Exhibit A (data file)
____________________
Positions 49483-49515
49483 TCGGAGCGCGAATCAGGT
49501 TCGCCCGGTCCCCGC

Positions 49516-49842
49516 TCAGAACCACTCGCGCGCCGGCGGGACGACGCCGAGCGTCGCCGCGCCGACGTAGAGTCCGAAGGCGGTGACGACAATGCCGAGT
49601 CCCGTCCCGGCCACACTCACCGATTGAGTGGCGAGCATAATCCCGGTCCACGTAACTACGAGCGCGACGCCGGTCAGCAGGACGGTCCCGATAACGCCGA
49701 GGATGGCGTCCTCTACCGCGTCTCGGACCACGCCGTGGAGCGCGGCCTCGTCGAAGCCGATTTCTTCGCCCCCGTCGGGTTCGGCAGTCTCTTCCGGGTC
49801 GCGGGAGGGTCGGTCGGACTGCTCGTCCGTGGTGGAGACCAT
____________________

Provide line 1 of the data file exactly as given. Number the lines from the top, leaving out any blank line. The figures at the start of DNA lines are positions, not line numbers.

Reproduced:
Positions 49483-49515